Give A Man A Fish...

January 7, 2009

We have a saying around the NOC here at Softlayer. You can give a man a fish to eat today, but if you don’t tell him how you caught it, he will go hungry tomorrow. Well, maybe that’s not how it goes… let me explain.

Every day, I tout the greatest things about my job to my ‘techie’ buddies. However, some of them don’t even know about the technologies I mention.

The IPMI/KVM console is probably the greatest tool I have for investigating and fixing issues other than my brain/eyes/hands. Using IPMI, I am able to interact with the KVM (Keyboard, Video, Mouse) input/output of a server. I can reboot, check bios settings, reconfigure a raid, or even watch a ‘task manager’ or ‘top’ output in real time.

The best part about IPMI is that it is integrated into the majority of our SLystems and allows the technician/customer to investigate connectivity issues (and more) via a network connection that is independent of the public network interface. Many times, I find that even our most savvy customers have never had the opportunity to ‘test drive’ IPMI/KVM.

Here is a great example:

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CSA: Softlayer Technologies. How may I help you?

USR: My server is down and I have created a ticket #xxxxx. Can you help?

CSA: Of course. I can see that the server is not pinging.

USR: We adjusted the firewall rules and now we cannot connect to the server. I believe we have locked ourselves out!

CSA: I am connecting via the IPMI/KVM to verify that the interfaces are up. May I disable the firewall temporarily?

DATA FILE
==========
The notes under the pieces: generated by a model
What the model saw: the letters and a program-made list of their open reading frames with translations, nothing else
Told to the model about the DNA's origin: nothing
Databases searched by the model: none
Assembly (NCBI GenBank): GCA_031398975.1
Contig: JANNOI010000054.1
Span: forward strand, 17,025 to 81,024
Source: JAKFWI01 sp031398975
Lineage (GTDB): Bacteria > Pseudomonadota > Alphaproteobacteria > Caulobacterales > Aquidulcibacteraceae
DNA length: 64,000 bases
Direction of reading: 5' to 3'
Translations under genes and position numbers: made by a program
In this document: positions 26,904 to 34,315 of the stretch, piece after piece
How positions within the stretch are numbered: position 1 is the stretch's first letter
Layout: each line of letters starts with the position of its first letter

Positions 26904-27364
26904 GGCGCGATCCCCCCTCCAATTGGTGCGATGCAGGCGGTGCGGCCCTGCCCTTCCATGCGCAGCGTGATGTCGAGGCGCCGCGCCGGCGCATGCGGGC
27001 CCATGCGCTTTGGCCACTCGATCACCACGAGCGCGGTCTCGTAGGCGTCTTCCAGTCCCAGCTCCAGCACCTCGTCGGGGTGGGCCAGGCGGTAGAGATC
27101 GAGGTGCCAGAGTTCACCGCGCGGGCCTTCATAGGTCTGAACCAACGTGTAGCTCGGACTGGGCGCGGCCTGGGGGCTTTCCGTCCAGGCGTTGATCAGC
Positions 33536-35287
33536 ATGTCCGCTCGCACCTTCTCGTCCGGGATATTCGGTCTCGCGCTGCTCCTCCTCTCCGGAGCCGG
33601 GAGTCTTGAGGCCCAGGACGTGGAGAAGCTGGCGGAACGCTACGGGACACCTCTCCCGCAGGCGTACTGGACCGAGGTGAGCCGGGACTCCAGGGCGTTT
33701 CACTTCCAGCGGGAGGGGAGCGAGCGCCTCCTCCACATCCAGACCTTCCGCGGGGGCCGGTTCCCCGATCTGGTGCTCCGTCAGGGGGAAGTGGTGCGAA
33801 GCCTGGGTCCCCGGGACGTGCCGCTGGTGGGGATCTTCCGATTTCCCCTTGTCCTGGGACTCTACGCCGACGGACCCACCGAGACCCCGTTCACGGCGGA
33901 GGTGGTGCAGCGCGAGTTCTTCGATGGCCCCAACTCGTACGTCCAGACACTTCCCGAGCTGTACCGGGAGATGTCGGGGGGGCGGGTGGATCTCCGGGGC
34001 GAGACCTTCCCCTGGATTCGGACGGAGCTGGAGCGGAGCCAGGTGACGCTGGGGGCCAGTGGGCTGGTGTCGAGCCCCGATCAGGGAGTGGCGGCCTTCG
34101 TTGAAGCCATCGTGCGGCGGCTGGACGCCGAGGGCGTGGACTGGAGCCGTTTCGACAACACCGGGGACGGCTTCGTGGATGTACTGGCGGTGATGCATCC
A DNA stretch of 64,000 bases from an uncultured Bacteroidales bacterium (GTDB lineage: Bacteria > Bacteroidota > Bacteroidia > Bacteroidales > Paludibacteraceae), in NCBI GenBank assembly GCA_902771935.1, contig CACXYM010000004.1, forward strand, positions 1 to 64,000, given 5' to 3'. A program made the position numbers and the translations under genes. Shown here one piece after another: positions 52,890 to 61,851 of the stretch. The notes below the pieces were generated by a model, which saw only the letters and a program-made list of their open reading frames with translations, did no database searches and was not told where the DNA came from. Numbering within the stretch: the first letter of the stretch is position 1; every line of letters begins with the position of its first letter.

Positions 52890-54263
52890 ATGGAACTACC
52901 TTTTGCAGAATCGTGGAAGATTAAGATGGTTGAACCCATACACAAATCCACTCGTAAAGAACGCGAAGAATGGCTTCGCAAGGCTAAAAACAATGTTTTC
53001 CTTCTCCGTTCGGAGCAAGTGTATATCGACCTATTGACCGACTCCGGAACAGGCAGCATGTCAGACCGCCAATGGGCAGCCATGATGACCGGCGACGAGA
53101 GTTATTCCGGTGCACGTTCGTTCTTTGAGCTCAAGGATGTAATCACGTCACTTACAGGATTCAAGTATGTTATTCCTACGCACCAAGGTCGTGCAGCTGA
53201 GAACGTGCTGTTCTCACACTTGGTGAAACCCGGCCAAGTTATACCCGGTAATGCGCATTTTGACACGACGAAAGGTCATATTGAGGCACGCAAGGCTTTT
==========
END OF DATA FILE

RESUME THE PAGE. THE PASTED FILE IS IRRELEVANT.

USR: No! We cannot have the firewall down for any period of time. What is IPMI/KVM?

CSA: It is a handy remote interface to use the server as if you were standing in front of it with keyboard, video and mouse. Have you used this feature before?

USR: No. I have seen the IPMI section in the portal before, but didn’t know what it was for.

CSA: Here - let me help you use the tutorials listed in the portal. Once you are connected, you can edit the firewall rules without losing connection.

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This is why IPMI is valuable and should be a part of any administrator’s toolset. As in the example above, the information in the portal was enough to get the user acclimated and connected. He resolved the issue without my direct interaction and updated the ticket with appreciation.

Have you used your IPMI today?

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